This newsletter is about the flip side of a subject that gets a lot of attention when the subject of recruitment interviews is raised. i.e. how to overcome nerves, lack of confidence, presentation skills and so on. The flip-side is being over-confident.
It is our observation that a good many position opportunities are lost by candidates coming across as over-confident, even arrogant in their assumption that they are the best person for the role and that the application/interview process is somehow a mere formality.
This over-confidence comes across in many ways. Starting with lack of preparation – “I can wing it” – and continuing on to making assumptions about the role, the interviewer(s) and the company.
The trouble with over-confidence is that the impression taken from it can vary enormously. For example, not taking the trouble to do your homework on a company can be interpreted by the interviewer in a number of ways.
- Lazy. This candidate is just plain lazy because he/she hasn’t shown the courtesy of learning anything about the company.
- Stupidity. For overlooking the need to research.
- Arrogance. “I am so good that they will employ me regardless of the state of my ignorance”.
Over-confidence can also extend into your perceived attitude about the role – being over-confident may lead you down the route of appearing uninterested or diffident about the role. It can send all the wrong signals to the interviewer.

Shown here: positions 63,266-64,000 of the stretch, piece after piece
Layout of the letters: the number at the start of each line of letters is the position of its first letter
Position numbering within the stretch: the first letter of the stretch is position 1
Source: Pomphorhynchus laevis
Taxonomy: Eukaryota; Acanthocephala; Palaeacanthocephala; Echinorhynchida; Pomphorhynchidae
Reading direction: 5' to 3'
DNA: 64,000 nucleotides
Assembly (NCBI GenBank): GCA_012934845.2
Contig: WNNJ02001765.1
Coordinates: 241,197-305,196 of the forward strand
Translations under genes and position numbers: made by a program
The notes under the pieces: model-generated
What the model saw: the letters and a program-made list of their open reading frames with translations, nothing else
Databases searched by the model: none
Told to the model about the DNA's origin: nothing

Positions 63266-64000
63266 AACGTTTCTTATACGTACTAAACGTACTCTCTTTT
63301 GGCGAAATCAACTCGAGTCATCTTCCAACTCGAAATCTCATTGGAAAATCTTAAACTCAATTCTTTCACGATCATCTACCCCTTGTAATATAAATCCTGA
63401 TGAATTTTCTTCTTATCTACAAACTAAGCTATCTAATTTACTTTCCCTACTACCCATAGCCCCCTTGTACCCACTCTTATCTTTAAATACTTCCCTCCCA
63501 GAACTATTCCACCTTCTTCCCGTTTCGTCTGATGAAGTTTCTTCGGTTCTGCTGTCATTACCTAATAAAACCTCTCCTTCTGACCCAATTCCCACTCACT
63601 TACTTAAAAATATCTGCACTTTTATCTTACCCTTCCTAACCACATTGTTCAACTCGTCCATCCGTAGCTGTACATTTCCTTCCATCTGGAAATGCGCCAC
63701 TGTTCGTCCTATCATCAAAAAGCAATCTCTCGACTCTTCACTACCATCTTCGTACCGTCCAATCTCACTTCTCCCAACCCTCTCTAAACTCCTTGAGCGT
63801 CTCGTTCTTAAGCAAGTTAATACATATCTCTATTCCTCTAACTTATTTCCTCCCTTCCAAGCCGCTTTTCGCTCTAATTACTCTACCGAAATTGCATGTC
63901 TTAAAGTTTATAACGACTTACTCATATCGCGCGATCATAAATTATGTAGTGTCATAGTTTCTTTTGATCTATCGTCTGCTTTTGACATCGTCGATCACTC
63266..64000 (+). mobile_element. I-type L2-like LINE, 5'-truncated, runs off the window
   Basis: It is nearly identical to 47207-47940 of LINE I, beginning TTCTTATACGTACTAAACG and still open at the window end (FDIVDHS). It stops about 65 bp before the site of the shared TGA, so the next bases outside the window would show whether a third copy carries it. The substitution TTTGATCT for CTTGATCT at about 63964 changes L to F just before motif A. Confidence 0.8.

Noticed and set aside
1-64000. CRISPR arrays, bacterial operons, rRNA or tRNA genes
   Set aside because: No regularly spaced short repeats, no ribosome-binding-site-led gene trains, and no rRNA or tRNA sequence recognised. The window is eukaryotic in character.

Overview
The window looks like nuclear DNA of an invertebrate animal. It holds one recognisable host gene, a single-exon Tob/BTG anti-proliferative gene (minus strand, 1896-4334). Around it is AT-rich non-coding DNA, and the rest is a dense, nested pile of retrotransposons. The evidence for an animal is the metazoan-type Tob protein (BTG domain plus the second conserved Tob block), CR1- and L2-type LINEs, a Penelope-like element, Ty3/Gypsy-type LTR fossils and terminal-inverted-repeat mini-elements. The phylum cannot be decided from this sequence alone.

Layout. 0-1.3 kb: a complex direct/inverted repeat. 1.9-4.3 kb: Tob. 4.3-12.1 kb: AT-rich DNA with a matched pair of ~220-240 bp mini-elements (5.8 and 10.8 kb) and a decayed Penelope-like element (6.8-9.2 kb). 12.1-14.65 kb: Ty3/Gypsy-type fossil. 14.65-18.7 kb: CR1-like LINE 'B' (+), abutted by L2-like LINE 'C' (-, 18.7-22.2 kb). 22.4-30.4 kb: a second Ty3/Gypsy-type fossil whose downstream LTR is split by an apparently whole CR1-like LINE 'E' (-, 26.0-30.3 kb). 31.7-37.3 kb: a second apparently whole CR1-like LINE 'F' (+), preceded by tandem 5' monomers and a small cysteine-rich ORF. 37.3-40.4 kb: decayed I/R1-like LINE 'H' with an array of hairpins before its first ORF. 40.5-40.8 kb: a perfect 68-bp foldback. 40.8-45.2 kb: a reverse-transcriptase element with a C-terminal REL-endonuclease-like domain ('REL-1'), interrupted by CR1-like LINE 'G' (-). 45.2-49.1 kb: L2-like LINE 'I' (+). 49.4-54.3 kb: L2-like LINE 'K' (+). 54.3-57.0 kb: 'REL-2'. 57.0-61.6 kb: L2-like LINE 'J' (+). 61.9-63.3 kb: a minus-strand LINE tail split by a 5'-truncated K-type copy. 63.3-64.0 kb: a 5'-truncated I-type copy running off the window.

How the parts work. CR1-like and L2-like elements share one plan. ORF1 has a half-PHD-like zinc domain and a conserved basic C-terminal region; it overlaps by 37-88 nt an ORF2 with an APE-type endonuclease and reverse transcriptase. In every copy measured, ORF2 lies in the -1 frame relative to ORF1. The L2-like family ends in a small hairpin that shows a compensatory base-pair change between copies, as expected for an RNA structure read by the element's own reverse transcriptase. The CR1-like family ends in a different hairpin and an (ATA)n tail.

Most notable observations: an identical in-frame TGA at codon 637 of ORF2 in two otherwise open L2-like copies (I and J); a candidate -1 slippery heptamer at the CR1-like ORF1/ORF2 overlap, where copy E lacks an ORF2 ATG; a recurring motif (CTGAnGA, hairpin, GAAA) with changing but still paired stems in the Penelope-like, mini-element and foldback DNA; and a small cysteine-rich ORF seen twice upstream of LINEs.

Employers are always on the look-out for people who are really keen to take on a role. Being keen, even anxious gives an edge to an interview that conveys this attitude. Whereas being over-confident or too relaxed robs you of this edge and can give the impression that you are not really interested.
Signs of over-confidence that are apparent to an interviewer include:
- Not asking any questions about the role.
- An aggressive or shambolic posture.
- Dressing inappropriately for the role sought.
- A demeanour that is too casual for the role sought
- Talking over the interviewer, not listening
- Self importance/overselling
- Not bothering to prepare a cover letter or getting by on an inadequate resume.
The reverse of the above points is the answer to the problem of over-confidence. You should always seek to:
- At the appropriate time politely ask questions about the role and the company.
- Sit upright with a posture that displays alert keenness.
- Dress to the standard of the interviewer.
- Never talk over the interviewer.
- Be humble rather than proud and don’t over sell yourself.
- Always send a cover letter that addresses the criteria of the role and make sure your resume is an up-to-date one.
Note: If there is a consultants name in the advertisement for the role, then make sure you use it in addressing the cover letter. Small courtesies can yield good results.